If you or your organization would like to become a Commemoration Partner CLICK HERE for more information. .
Listen to episode 1061 and hear what the wonderful ladies of the U.S.D. 1812 in Arkansas did for its Vietnam Veterans.
Episode 1060 of the Vietnam Veteran News Podcast will feature the celebration of the 35th anniversary of the Vietnam Memorial Wall. The event was held on November 11, 2017 at the Wall in Washington DC and covered with a story by Michael Alison Chandler in The Washington Post titled: Ceremony marks the 35th anniversary of the Vietnam Wall.
It was reported that many people attended the event to celebrate the 35th anniversary including Vice President Mike Pence who joined a group of volunteers and helped to clean the granite wall. The Wall is a tribute to the outstanding efforts of Vietnam Veteran Jan Scruggs who formed up the Vietnam Veterans Memorial Fund in 1979 for the expressed purpose of creating a monument in Washington DC to remember and honor all our Vietnam Veterans.
Also cited at the event was Maya Lin. She was the Yale University architecture student who came to the Mall in 1980 to work on a funerary architecture class assignment. Little did she realize her class work would eventually win a national contest and become the Vietnam Veterans Memorial, attracting millions of visitors a year and offering a place of healing for veterans and those who love them.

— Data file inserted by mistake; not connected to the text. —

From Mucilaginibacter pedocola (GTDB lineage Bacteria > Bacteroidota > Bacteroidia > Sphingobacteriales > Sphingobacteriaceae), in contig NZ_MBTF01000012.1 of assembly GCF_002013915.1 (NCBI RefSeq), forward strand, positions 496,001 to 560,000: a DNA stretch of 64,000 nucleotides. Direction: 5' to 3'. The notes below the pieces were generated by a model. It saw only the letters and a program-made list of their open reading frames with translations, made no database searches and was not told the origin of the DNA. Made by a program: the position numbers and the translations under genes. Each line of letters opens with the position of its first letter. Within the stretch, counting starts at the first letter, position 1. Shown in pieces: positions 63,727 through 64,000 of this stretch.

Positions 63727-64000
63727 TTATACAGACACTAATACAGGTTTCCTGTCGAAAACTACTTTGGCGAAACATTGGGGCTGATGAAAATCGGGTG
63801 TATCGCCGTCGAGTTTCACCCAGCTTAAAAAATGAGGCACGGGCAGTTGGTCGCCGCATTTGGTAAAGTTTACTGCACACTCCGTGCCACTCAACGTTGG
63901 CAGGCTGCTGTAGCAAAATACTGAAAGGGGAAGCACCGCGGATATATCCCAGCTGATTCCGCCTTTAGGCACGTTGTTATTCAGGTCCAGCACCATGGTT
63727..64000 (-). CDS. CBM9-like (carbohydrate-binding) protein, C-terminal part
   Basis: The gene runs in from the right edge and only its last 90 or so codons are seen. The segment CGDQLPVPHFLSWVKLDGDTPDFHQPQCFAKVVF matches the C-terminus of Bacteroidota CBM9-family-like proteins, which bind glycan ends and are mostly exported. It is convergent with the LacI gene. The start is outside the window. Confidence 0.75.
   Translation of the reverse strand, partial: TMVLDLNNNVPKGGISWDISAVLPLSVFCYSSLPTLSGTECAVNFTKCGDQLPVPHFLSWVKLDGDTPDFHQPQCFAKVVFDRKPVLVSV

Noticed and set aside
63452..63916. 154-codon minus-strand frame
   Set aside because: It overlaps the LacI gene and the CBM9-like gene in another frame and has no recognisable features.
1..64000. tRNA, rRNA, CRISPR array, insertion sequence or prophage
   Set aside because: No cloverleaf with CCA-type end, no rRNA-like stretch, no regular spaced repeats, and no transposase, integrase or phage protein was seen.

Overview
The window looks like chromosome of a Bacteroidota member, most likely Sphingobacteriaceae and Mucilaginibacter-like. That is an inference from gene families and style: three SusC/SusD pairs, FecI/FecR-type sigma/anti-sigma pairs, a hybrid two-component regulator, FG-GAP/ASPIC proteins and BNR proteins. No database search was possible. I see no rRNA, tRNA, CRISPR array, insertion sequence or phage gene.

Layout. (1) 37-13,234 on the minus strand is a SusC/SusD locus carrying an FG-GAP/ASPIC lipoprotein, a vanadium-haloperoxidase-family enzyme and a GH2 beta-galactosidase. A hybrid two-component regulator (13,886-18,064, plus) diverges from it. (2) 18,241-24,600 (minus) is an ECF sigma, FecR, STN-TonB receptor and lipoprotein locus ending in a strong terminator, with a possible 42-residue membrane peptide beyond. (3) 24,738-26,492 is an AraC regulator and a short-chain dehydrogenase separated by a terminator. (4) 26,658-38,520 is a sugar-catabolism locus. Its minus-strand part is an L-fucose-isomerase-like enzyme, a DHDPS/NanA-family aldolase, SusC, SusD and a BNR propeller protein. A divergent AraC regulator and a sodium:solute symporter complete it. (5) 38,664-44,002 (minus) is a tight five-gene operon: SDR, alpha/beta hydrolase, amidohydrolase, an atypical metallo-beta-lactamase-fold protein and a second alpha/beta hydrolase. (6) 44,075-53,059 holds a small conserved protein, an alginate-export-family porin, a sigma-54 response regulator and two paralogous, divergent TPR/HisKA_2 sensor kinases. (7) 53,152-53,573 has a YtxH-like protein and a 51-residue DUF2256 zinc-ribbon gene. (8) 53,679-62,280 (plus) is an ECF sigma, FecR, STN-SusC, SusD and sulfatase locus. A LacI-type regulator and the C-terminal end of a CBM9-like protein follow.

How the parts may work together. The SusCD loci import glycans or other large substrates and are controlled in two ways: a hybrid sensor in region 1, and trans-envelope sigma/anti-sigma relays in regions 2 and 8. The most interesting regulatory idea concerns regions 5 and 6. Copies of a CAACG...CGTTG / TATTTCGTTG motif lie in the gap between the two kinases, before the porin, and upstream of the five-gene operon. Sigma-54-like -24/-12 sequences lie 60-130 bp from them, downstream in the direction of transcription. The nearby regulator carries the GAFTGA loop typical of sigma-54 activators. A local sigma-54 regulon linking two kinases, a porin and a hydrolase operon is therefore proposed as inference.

She said this to a group of veterans at the event: She described her vision in more detail: “The walls would not be massive, but instead thin and light, so the names alone would be the object of attention, and they would be polished to a mirror shine so visitors could see their reflection and feel a part of it. The memorial would be deep enough underground to offer “refuge but not enough to become oppressive.” She also told them she was deeply honored to have played a part in their story.
Listen to episode 1060 and discover the whole story about this wonderful event.
Episode 1059 of the Vietnam Veteran News Podcast will mark the 2017 Veterans Day remembrances by honoring the memory of another brave Vietnam Veteran who became an MIA after his plane was lost over the Kingdom of Laos. Air Force 1st Lt. Mike Klingner’s jet crashed into the remote mountains of that country and his remains were never recovered. He and Jane Adams had been married for a year and a half when he disappeared. Jane Adams has never forgotten the memory of her first husband.
This unhappy situation recalls back in episode 728 of this podcast when Maureen Dunn, one of the founders of the National League of Families of POWs and MIAs was highlighted. She too lost her husband, Lt. Joseph Dunn, in 1968 when his aircraft went down in the South China Sea. He was declared MIA. He had been married to Maureen for three years at that time